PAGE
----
I called it Intel's worst screwup because it probably is. This is a vulnerability in the chip itself that potentially exposes the kernel and thus pretty much everything. The exploits and hacking efforts you listed are attempts to break/attack/exploit a system that generally is working properly. This flaw puts computer users at a disadvantage right out of the gate.  So while I appreciate the info you provided, I think you kind of missed the point.  If the bad actors (anyone engaged general purpose computer fuckery) get around the fixes it's pretty hard to imagine a worse situation for every single Intel based computer with this flaw. This most likely would include all the systems you mentioned, with the safety systems being the most critical.  I don't think downplaying this flaw is wise.

    To me this is just another reason for some big thinking to be done regarding how computers and their related softwares work and are designed. As we have become utterly dependent on these machines it seems pretty ridiculous that we are not able to create systems that are safe.  The Russians are becoming specialists at entering and crippling power distribution grids.  Do we really want to wait to see what happens when they try something?  Of even worse if someone steals their tech and shuts down a grid just for fun?  Computers were once seen as a panacea for so many things, and to a degree they are.  But now they are a huge risk to world stability and have become a digital albatross around the world's neck.  I love computers and what they do, but we have completely blown it when it comes to deploying them responsibly and with restraint.
    Nice to see that Luddites still exist.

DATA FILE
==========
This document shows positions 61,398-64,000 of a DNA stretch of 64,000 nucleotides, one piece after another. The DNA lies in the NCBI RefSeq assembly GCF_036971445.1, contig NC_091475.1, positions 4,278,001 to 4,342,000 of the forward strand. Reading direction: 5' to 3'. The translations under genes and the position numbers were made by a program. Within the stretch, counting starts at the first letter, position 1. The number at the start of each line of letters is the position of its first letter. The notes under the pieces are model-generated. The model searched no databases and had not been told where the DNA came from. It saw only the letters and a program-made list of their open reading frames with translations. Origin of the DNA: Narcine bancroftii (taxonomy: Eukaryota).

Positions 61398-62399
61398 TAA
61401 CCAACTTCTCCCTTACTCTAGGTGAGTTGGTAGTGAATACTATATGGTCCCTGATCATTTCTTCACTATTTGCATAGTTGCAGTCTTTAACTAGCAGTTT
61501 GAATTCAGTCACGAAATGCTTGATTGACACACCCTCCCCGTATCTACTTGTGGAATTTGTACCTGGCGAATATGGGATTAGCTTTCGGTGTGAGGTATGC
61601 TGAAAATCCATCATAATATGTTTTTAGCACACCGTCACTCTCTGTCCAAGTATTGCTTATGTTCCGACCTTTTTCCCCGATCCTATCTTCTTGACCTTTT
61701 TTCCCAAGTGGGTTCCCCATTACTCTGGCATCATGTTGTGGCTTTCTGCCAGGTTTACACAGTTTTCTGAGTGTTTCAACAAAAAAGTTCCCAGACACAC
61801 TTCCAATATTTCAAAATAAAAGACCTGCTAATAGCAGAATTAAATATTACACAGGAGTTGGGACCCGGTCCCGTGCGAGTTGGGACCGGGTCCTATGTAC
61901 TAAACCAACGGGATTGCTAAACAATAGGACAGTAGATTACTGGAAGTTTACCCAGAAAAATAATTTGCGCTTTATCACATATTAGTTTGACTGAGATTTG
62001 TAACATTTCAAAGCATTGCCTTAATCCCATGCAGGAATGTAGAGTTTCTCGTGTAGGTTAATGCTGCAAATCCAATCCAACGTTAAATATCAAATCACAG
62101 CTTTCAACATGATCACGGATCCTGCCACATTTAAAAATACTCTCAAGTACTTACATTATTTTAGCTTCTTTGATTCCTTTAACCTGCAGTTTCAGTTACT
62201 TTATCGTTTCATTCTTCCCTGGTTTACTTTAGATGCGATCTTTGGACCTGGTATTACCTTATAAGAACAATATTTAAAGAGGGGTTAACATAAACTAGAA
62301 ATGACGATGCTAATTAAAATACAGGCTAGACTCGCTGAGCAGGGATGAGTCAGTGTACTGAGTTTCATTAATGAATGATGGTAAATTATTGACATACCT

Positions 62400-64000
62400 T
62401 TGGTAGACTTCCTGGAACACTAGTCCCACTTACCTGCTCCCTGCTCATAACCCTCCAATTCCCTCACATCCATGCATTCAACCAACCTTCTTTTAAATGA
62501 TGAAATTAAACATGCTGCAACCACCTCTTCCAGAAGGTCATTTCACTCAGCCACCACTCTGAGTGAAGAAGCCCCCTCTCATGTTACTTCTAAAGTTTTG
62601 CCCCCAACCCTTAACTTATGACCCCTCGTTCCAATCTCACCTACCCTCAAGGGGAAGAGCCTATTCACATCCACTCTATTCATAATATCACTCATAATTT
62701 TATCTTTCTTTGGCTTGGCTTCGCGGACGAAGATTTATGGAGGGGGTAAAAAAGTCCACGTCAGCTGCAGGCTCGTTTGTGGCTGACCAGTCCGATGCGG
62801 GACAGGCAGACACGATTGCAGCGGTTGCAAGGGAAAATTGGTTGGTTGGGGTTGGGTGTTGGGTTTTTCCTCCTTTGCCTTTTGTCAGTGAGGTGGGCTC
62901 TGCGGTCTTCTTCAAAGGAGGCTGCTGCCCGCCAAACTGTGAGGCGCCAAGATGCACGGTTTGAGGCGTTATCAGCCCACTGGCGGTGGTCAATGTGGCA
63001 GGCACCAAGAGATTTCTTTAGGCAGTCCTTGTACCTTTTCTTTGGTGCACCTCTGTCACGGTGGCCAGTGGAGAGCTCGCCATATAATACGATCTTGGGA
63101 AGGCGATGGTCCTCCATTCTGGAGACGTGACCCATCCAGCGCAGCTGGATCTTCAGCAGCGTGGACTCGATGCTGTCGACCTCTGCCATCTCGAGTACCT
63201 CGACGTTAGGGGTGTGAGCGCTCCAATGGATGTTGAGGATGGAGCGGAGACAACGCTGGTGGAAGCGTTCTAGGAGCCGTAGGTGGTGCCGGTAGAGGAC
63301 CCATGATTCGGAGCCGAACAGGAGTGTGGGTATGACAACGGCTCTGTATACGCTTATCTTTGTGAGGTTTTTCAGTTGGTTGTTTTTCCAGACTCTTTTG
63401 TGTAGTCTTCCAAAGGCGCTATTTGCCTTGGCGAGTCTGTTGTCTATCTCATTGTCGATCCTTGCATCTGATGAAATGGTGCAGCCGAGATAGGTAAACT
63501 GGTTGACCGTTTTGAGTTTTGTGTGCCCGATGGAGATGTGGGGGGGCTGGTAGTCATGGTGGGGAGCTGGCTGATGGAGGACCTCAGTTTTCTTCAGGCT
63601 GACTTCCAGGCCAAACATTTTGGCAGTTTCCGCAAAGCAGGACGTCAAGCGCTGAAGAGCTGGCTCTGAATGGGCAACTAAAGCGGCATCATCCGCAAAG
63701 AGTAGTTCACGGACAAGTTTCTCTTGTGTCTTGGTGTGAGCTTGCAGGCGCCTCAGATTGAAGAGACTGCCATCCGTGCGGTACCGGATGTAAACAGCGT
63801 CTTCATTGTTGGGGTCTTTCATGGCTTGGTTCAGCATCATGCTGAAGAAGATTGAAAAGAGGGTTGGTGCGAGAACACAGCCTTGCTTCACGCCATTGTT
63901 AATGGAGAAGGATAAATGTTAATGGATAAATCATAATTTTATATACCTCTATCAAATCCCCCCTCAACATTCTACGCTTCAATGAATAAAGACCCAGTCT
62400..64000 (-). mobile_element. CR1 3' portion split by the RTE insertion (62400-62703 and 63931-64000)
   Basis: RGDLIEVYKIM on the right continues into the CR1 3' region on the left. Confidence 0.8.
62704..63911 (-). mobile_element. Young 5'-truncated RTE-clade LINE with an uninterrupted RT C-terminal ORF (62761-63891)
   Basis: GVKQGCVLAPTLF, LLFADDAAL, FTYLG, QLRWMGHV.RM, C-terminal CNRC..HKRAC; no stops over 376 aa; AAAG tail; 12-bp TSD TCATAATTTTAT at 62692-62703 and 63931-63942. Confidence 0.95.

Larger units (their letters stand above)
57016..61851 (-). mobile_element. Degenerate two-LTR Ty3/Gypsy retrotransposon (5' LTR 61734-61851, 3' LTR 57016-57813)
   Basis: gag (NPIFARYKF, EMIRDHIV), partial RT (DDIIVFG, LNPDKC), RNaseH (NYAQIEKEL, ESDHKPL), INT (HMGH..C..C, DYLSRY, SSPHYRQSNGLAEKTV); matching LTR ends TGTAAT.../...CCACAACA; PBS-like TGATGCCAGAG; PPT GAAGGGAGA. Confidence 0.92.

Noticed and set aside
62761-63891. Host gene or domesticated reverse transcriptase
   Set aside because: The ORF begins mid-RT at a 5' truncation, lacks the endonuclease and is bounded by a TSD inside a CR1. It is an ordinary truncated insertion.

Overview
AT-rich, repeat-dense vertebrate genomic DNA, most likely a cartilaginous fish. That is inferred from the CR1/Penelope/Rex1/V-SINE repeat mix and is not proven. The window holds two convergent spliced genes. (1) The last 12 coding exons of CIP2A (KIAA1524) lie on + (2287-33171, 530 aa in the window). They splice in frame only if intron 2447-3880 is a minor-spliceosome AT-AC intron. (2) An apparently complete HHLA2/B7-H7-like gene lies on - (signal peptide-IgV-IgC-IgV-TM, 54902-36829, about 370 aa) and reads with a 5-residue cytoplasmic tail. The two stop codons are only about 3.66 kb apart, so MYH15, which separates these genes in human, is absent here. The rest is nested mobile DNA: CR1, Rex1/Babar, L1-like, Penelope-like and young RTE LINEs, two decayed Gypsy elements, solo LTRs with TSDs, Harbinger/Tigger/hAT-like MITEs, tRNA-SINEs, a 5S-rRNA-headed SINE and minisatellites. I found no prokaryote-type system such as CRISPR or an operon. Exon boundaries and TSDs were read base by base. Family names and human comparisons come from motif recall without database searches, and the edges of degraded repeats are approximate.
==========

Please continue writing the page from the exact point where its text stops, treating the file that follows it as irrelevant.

Well, no, not really.

    The sky isn't falling.  There are many potential attack vectors both cyber and physical. 

    This is one that has a fix albeit with a sometimes hefty performance penalty.  It's safer to do it this way even if the kernel protections worked...it's just slower.
    watto_cobra
  • Reply 48 of 90
    nhtnht Posts: 4,522member

    wizard69 said:
    netrox said:
    does anyone remember the intel division bug?
    Sadly not many.  I never understood the freedom Intel is given with these failures.   AMD screws up with a tiny problem and everybody and their brother wants blood from the company. 

    Lucky for AMD they are in a position to exploit this failure due to having very competitive hardware finally.  
    AMD has never had sufficient production capability to exploit anything except to raise prices since they can't easily increase volume.  

    Good for AMD stockholders.  Not so much for AMD fans.
    hodar
  • Reply 49 of 90
    dewmedewme Posts: 5,545member
    welshdog said:
    dewme said:
    welshdog said:
    This seems like exceptionally bad news - for everyone. Just knowing this flaw exists, even without details, means the bad actors of the world will be working overtime to find an exploit.  And then they'll work to find an exploit to the fix.  This has got to be Intel's biggest screwup ever.  It would be nice to get some info eventually on what chips/machines are affected and by how much.  
    Yeah this is bad news like every one of the many thousands of major security issues that exist in all manner of products. Biggest screwup ever? Biggest this week ... but the week is less than half over. As debilitating as a 30% performance hit would be on tweaking a picture in Photoshop, I'm actually more concerned about this type of threat: https://www.wired.com/story/triton-malware-targets-industrial-safety-systems-in-the-middle-east/ . For those who don't know what a safety system is, it's an independent, isolated, and redundant control system that is put in place (at very great expense) to prevent a failure of the primary control system from leading to a catastrophic failure in an important system, like a power plant or refinery. In other words, the safety net that was put in place to prevent the worst-case scenarios that could occur in a plant from happening - was hacked to break the system it was supposed to be protecting.